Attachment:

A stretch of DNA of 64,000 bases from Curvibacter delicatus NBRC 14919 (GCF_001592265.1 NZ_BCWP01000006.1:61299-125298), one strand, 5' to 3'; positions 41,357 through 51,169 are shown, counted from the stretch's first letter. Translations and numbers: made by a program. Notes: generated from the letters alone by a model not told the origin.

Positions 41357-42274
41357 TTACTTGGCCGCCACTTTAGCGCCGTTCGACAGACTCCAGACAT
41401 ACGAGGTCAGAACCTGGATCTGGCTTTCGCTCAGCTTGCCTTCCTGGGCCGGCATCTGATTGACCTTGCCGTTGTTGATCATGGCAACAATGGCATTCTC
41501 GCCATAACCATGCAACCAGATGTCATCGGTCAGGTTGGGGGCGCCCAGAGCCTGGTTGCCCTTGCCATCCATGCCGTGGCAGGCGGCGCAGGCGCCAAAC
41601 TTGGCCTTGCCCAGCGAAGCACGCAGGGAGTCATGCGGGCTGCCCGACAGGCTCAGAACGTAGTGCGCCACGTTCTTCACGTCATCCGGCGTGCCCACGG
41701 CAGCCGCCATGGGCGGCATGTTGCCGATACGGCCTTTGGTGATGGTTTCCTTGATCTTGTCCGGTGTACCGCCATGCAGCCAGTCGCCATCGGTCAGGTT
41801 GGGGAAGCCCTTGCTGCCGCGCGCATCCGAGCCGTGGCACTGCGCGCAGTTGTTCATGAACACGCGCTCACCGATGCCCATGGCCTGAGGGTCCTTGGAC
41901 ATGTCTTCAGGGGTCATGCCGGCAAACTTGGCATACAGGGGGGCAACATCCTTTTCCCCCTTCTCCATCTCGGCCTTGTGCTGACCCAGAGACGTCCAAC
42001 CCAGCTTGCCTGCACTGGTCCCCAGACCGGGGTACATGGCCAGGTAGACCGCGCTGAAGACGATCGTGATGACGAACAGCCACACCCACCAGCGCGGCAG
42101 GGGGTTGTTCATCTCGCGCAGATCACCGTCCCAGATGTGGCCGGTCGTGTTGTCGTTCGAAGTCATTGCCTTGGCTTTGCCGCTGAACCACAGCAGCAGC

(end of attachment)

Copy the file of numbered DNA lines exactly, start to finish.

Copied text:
A stretch of DNA of 64,000 bases from Curvibacter delicatus NBRC 14919 (GCF_001592265.1 NZ_BCWP01000006.1:61299-125298), one strand, 5' to 3'; positions 41,357 through 51,169 are shown, counted from the stretch's first letter. Translations and numbers: made by a program. Notes: generated from the letters alone by a model not told the origin.

Positions 41357-42274
41357 TTACTTGGCCGCCACTTTAGCGCCGTTCGACAGACTCCAGACAT
41401 ACGAGGTCAGAACCTGGATCTGGCTTTCGCTCAGCTTGCCTTCCTGGGCCGGCATCTGATTGACCTTGCCGTTGTTGATCATGGCAACAATGGCATTCTC
41501 GCCATAACCATGCAACCAGATGTCATCGGTCAGGTTGGGGGCGCCCAGAGCCTGGTTGCCCTTGCCATCCATGCCGTGGCAGGCGGCGCAGGCGCCAAAC
41601 TTGGCCTTGCCCAGCGAAGCACGCAGGGAGTCATGCGGGCTGCCCGACAGGCTCAGAACGTAGTGCGCCACGTTCTTCACGTCATCCGGCGTGCCCACGG
41701 CAGCCGCCATGGGCGGCATGTTGCCGATACGGCCTTTGGTGATGGTTTCCTTGATCTTGTCCGGTGTACCGCCATGCAGCCAGTCGCCATCGGTCAGGTT
41801 GGGGAAGCCCTTGCTGCCGCGCGCATCCGAGCCGTGGCACTGCGCGCAGTTGTTCATGAACACGCGCTCACCGATGCCCATGGCCTGAGGGTCCTTGGAC
41901 ATGTCTTCAGGGGTCATGCCGGCAAACTTGGCATACAGGGGGGCAACATCCTTTTCCCCCTTCTCCATCTCGGCCTTGTGCTGACCCAGAGACGTCCAAC
42001 CCAGCTTGCCTGCACTGGTCCCCAGACCGGGGTACATGGCCAGGTAGACCGCGCTGAAGACGATCGTGATGACGAACAGCCACACCCACCAGCGCGGCAG
42101 GGGGTTGTTCATCTCGCGCAGATCACCGTCCCAGATGTGGCCGGTCGTGTTGTCGTTCGAAGTCATTGCCTTGGCTTTGCCGCTGAACCACAGCAGCAGC